Welcome to the Home Page for the

Warri Society International

Players of the World's Oldest Game

Mission Statement

The mission of the Warri Society International (WSI) is to gather any and all data related to the oldest game in the world; the African board game known as Warri, Mancala, Oware and many other names.  To create a data depository and make this information available to the community.  To teach and promote the game and bring players together.  To partner with groups and institutions in order to assist in their educational and philosophical training of youth and adults.  To actively engage the mind in learning skills of decision making (analytical thinking), making choices (creative psychology) and determining the outcome of your options (forward thinking).  And to do this in an atmosphere of pure fun by simply playing a strategy board game based on mathematics (the art of counting).

The Warri Society is a cultural reference name used to refer to all the peoples who know and play this board game and to acknowledge the connection they have with each other no matter where they are or are from on this planet.

The work of the Warri Society International is sponsored by the founder, Robert Oba Cullins, friends and volunteers since at least 1980.

The Warri game is played in almost every country in the world and is known by hundreds of different names. 

Some of the game names are: Adi, Adjiboto, Awale, Awari, Awele, Ayo Ayo, Azigo, Bao, Chongkak, Choro, Congkak, Dakon, Gabata, J'erin J’erin, Kalah, Kpo, Lela, Mancala, Mweso, Okwe, Omweso, Oware, Pallam kuzhi, Pandi, Princess Sita, Sunca, Vai Lung Thlan, Warri, Wouri, and many more names.

 There are more than a hundred different ways of playing on various size boards.  A game board with two rows and six cups in each row and sometimes with a storehouse cup on each end of the board is very common in West Africa and a playing board with four rows and eight cups in each row is very common in East Africa.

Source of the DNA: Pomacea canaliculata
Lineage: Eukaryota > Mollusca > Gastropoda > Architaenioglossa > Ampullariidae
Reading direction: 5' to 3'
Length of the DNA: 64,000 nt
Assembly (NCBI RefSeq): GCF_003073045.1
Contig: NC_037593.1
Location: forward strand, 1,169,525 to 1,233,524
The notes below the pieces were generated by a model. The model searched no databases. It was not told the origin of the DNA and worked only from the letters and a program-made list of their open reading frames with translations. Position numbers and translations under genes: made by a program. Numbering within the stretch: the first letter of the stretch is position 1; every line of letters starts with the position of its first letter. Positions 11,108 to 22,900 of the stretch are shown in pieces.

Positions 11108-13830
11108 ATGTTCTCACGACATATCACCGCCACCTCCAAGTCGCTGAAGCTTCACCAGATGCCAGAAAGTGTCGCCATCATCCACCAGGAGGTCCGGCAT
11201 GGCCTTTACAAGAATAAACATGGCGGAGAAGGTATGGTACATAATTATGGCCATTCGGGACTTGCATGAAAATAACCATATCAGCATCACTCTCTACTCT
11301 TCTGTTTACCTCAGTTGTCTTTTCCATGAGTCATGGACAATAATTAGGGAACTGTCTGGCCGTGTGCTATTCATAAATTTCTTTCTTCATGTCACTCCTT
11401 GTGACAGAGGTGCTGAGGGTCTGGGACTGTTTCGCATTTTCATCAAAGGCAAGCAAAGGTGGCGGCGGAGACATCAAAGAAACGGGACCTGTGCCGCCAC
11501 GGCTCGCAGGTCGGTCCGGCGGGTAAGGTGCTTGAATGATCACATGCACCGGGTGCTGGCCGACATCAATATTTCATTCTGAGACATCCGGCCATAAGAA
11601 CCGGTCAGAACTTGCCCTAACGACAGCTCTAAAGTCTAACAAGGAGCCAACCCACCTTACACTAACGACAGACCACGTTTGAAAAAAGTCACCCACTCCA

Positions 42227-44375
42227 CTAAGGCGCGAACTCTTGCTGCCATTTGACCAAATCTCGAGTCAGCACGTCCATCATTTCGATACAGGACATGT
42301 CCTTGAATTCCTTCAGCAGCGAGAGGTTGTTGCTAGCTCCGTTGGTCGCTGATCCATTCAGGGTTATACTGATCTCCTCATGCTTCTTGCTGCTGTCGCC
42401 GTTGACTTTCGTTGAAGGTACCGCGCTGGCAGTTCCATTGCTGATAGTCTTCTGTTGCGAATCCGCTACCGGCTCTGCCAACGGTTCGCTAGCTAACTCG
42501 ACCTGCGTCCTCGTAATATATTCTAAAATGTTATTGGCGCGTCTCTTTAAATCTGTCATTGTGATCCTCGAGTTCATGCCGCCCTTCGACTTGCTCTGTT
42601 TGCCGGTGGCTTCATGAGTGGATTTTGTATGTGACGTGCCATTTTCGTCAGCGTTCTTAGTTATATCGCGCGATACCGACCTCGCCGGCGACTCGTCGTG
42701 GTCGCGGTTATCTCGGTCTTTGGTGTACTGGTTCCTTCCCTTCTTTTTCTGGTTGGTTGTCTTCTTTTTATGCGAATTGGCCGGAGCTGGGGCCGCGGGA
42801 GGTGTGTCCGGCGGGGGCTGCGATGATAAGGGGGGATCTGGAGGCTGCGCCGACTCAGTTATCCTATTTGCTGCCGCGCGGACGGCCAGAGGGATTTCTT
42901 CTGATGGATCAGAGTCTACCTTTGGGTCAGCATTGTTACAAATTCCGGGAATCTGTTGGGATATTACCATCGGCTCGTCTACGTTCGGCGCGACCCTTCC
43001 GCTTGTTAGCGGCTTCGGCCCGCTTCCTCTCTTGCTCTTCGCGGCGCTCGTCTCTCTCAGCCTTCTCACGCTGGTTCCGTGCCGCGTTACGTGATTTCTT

There is an abundance of information about the game that is available on the internet.  I've include a few links below that are important to know about.

 Web sites for Warri rules, info and freeware/shareware computer programs:

 

 Myriad Web Site - The Awale Game

click the link below:

 Awale-related resources on the Internet

 

This site also has a free downloadable Shareware version of the game that can be played on a computer. 

They call the game Awale.

 

click the links below:

   Warri (Awale) game  for Mac and PC computers

 


The Oware Society

 click the link  below:

 http://www.oware.org/

 

 

THE OWARE SOCIETY

 (Excerpted by permission from the Oware Society UK)        http://www.oware.org

Oware is one of the oldest existing board games in the world. It belongs to the pit and pebbles classification of games, which has been around for over 5000 years and has definitely stood the test of time.

Dating back thousands of years BC. Both stone and wood carvings of Oware boards have been found in the roofing slabs of the Temple of Kurna at Thebes, in the summit of the great pylon at the entrance to the Temple of Karnak in Luxor both in Egypt. Similar discoveries have been made in Zimbabwe, Uganda and Sudan. In Ghana, it was found in the temple of Tarkora in Tanobuase in the Techiman district of the Ashanti Region.
 
Today it has been recognised as a very useful educational tool for children. It is mainly played in the rural areas of Africa, Caribbean and Asia. In Europe it is mainly played by those who have traveled to Africa and have learned how to play there or have been introduced to the game through the Oware Society UK and its various events. Or through friends and family who are Oware enthusiasts.


Barbados Warri: the Bajan way

 click the link below:

 http://barbadosphotogallery.com/warri/warrigame.htm

 


The Online Guide to Traditional Games

 click the link below:

  http://www.tradgames.org.uk/


Mancala v2.0-online game

 click the link below:

  http://imagiware.com/mancala/


Links to various game rules:


For more information about the Warri Society contact:

Robert Oba Cullins

 212-283-4035

Suggestions and comments about this web site are welcomed

Please send them to:   warri@warri.org

Warri Gallery Merchandise

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